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Why are the two wires to the H2N electrode contacts twisted, and does it affect the 2-wire principle?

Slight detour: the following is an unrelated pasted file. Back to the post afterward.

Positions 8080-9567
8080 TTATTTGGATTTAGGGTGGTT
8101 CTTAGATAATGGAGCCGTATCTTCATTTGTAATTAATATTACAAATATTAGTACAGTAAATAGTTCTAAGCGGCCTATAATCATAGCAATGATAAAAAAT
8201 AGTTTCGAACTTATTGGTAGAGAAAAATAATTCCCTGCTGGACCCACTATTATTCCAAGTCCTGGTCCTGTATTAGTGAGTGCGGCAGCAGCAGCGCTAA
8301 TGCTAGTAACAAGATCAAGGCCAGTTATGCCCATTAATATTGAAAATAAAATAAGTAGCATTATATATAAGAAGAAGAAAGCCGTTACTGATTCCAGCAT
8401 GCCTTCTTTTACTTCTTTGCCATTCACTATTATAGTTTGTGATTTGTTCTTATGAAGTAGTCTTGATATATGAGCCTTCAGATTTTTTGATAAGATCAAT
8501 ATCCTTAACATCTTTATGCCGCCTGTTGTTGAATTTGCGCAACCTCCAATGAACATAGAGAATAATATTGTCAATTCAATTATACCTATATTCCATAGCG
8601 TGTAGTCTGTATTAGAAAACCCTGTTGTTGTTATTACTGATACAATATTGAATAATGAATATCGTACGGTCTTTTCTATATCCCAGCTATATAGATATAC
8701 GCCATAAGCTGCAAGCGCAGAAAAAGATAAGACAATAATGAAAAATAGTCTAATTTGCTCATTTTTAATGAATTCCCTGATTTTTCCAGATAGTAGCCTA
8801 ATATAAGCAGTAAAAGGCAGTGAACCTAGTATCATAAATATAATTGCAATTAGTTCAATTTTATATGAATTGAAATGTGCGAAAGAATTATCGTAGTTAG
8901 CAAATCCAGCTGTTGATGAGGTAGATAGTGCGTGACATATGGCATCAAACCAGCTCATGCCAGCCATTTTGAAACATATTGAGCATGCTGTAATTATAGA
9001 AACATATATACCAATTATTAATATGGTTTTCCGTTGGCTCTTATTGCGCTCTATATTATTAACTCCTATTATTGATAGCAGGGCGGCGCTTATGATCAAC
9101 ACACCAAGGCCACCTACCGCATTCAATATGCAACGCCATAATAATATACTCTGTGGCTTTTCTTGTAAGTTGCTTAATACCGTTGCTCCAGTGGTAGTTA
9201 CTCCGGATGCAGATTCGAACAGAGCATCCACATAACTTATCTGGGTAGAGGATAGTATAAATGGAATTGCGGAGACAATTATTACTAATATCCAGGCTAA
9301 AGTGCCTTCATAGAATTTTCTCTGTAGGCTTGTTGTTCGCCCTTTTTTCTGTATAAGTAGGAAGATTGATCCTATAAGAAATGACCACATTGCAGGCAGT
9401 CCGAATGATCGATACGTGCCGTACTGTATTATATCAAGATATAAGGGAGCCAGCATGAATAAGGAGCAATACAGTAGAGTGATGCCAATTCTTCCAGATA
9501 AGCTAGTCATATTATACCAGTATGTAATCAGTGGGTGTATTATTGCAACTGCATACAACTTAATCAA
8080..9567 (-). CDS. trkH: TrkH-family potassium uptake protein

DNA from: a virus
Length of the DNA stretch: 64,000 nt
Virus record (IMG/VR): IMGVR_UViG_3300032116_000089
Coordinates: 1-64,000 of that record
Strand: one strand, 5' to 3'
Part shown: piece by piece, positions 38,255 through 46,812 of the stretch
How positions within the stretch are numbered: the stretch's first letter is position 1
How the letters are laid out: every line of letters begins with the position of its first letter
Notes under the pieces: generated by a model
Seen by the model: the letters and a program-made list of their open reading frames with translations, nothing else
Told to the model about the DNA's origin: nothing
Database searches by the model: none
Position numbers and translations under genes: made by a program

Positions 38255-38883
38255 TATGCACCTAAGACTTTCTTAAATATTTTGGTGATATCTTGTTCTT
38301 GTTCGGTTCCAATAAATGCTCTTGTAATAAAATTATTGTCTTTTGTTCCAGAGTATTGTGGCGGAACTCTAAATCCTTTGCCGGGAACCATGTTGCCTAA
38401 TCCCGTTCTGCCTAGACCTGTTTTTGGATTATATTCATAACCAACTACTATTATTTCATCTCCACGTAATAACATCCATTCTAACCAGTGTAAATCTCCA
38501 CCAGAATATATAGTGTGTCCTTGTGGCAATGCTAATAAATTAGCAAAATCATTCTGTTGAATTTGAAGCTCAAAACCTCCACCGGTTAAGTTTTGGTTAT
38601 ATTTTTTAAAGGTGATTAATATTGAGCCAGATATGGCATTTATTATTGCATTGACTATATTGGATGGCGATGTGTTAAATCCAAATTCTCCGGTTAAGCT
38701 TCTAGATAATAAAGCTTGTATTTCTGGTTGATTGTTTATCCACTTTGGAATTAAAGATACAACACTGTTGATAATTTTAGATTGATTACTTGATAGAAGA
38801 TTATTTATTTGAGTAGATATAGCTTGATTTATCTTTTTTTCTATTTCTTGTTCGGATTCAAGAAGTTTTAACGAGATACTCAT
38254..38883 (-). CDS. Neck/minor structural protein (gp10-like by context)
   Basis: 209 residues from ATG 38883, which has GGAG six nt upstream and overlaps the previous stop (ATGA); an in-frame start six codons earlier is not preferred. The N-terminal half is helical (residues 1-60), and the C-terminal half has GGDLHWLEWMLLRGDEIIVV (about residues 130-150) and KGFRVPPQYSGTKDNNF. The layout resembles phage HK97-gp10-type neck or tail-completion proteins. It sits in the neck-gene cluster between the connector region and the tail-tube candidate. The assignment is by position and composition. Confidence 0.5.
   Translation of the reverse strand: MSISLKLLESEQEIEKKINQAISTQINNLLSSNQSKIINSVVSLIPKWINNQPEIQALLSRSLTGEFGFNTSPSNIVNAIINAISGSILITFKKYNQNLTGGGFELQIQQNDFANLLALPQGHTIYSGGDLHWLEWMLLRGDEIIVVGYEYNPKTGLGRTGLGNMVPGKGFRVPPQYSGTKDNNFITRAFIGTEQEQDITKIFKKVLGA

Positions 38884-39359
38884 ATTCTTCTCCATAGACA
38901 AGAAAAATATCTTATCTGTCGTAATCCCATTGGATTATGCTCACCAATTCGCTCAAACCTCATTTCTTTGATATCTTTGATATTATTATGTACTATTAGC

While H2 electrode contacts without net have untwisted wires in line with the 2-wire principle, the H2N contacts have wires twisted close to the hand+net. This is necessary to prevent the net from getting detached by movements of the two wires. The twisting thus has the function to stabilize the contact. Electrically speaking, there is no significant difference between contacting the two wires at the twist or a few millimeters later at the net. The untwisted configuration has in principle the advantage of cancelling any resistance in the remaining 2-3 mm of the Pt. But the twisted configuration has the advantage of getting a well-defined point of common voltage and current. In the worst case, and untwisted H2 can have several contact points to the sample where the local voltages and currents are slightly different. In both cases, it is the resistance of Pt over a few mm which is the cause of the behaviours, which for all realistic purposes will be negligible. The important thing is that both the twisted and untwisted contacts represents 2 wires all the length of 40-50 cm up the hot zone of the ProboStat, hence canceling all that resistance in the Pt wires.

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